Guest Opinion: SOGI data needed in COVID pandemic
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Are Black LGBTQ people disproportionately vulnerable to COVID-19? Are they more hesitant about getting vaccinated? What about LGBTQ immigrants, or older LGBTQ people? Unfortunately, we have little public health data with which to answer these important questions.
A year into the COVID-19 pandemic, we still lack basic information on how it is affecting LGBTQ people. This need not be the case. Sexual orientation and gender identity (SOGI) data collection is fairly wonky, but super important. If public health systems don't count us, we don't count.
While there are still problems and several lawmakers have requested an audit of the state health department, California has been a leader on collecting SOGI data in health care settings, and since late 2020 in COVID-19 testing and care outcomes. California is one of five jurisdictions that are collecting SOGI data in COVID-19, along with Oregon, Nevada, Pennsylvania, Rhode Island, and the District of Columbia. Hopefully, more states will follow soon.
The federal government has not yet taken steps to encourage or require the collection and reporting of SOGI data in COVID testing, care, and vaccination. (And California is not collecting COVID vaccination data.) Given the Biden-Harris administration's commitment to LGBTQ equality and health equity, I am hopeful that they will take action soon to rectify this.
There are many reasons why LGBTQ people are disproportionately susceptible to infection by the novel coronavirus. LGBTQ people are twice as likely to work in front-line professions such as retail, food services, health care, and education. LGBTQ people are disproportionately poor, especially people of color, bisexual women, transgender people, and older adults.
Many LGBTQ people inhabit urban areas, live in dense congregate housing, and rely on public transit, making social distancing difficult.
LGBTQ people, especially older adults, are more likely to have chronic conditions such as diabetes, asthma, and cardiovascular disease, and risk factors like smoking and vaping, that may put them at risk for complications from COVID-19.
Recently a group of LGBTQ health policy advocates wrote to the Association of State and Territorial Health Officers asking state health directors to include LGBTQ and intersex people in their vaccine dissemination plans. We did this because, as a result of stigma and discrimination in health care, LGBTQ people — especially people of color and transgender people — experience medical mistrust, which could affect willingness to get the vaccine. Many older people experience medical mistrust because in their youth the medical establishment pathologized same-sex behavior and gender diversity, subjecting them to shock therapy or worse. Intersex people mistrust the medical community due to abuses many experience in childhood and adulthood. Lesbian and bisexual women are less likely to access routine, preventive care, which could cause them to access vaccination at lower rates. We need affirmative outreach to LGBTQI people to ensure that they access vaccination equitably.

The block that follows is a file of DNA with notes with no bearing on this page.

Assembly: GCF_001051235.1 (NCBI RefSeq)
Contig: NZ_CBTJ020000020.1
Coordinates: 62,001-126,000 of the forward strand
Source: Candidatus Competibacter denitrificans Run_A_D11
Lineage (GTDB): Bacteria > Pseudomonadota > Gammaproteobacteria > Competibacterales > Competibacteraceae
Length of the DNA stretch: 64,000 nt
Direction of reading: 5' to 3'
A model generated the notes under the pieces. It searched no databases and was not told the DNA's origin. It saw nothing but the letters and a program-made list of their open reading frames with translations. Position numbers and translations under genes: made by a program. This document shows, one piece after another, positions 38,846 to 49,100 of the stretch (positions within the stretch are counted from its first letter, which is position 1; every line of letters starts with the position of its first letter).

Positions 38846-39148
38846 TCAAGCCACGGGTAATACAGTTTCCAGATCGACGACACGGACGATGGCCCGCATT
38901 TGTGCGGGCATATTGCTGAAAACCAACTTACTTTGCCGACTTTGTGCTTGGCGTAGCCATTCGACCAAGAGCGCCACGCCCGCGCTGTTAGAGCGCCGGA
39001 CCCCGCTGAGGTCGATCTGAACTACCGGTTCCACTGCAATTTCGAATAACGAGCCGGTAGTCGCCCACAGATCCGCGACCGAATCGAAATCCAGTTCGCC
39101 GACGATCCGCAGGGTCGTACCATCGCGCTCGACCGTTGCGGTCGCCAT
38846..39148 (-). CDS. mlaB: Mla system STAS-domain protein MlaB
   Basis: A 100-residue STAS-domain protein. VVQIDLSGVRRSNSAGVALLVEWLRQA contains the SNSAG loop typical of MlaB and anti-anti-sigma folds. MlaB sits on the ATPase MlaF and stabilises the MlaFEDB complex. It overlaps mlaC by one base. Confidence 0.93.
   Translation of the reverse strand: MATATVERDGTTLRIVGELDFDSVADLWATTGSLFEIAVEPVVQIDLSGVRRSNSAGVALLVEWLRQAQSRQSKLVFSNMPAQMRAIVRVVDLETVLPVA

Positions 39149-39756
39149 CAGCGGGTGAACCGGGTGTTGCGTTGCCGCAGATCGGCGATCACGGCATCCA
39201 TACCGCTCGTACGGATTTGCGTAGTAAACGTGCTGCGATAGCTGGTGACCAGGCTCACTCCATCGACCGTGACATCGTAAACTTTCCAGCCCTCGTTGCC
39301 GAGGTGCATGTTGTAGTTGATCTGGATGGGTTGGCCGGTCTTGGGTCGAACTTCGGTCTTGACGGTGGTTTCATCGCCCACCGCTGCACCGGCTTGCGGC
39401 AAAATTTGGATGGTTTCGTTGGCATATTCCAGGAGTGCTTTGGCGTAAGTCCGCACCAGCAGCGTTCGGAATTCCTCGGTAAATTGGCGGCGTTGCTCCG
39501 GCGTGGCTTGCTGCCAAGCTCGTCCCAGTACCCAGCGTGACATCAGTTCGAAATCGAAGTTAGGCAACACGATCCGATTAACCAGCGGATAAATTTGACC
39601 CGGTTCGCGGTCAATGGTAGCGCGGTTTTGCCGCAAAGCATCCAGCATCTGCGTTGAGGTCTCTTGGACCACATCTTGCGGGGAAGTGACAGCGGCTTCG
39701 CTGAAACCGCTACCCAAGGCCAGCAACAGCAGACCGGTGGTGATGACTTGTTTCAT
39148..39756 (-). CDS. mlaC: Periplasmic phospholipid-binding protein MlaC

While we don't have good public health data yet on LGBTQ people and COVID, we are starting to get survey data. The Williams Institute, a think tank at UCLA School of Law, recently published an analysis of Axios/Ipsos panel survey data and found that LGBTQ POC were more likely than straight, cisgender POC to test positive for COVID-19, and twice as likely to test positive for COVID-19 than LGBTQ White people. LGBTQ people of all races were more likely than non-LGBTQ people to report being recently laid off from employment. A recent analysis in the journal Vaccines of online survey data found that Black and Native American gay men and other men who have sex with men, or MSM, in the U.S. were less willing than white MSM to get vaccinated for COVID-19, while Asian American MSM were more likely to get vaccinated. There was no significant difference between Latinx MSM and White non-Hispanic MSM.
Despite excellent state laws written by Assemblyman David Chiu (D-San Francisco) and gay state Senator Scott Wiener (D-San Francisco), California has struggled to collect and report SOGI data in COVID-19 testing and care. As the Bay Area Reporter has reported, testing labs say that because SOGI is not included in the Health Level 7 International's main health information technology standards, that they cannot transmit SOGI data collected in testing to the state health department. I hope that HL-7 can quickly update its standards to include SOGI. Usually this process takes a lot of time, but HL-7's CEO told California leaders that they are working on it.
This interaction highlights the connection between health data collection efforts and the need for quality SOGI data standards in health information technology systems like HL-7. Since 2011 a number of federal government agencies and private entities like the Joint Commission have encouraged or required the collection of voluntary SOGI data to improve quality of patient care. The LGBTQ+ community must advocate for better SOGI standards to replace the outdated ones in the SNOMED-CT system (which still use the terms "homosexual" and "transsexual"), and get them adopted by HL-7's Fast Healthcare Interoperability Resource (FHIR), and by the U.S. Core Data for Interoperability.
It's critically important that we keep up with the changing architecture of health IT systems in order to ensure increased collection and use of SOGI data to understand LGBTQ health disparities, and how they intersect with racial/ethnic, immigrant, rural and other disparities.
Sean Cahill, Ph.D., is director of Health Policy Research at the Fenway Institute in Boston.
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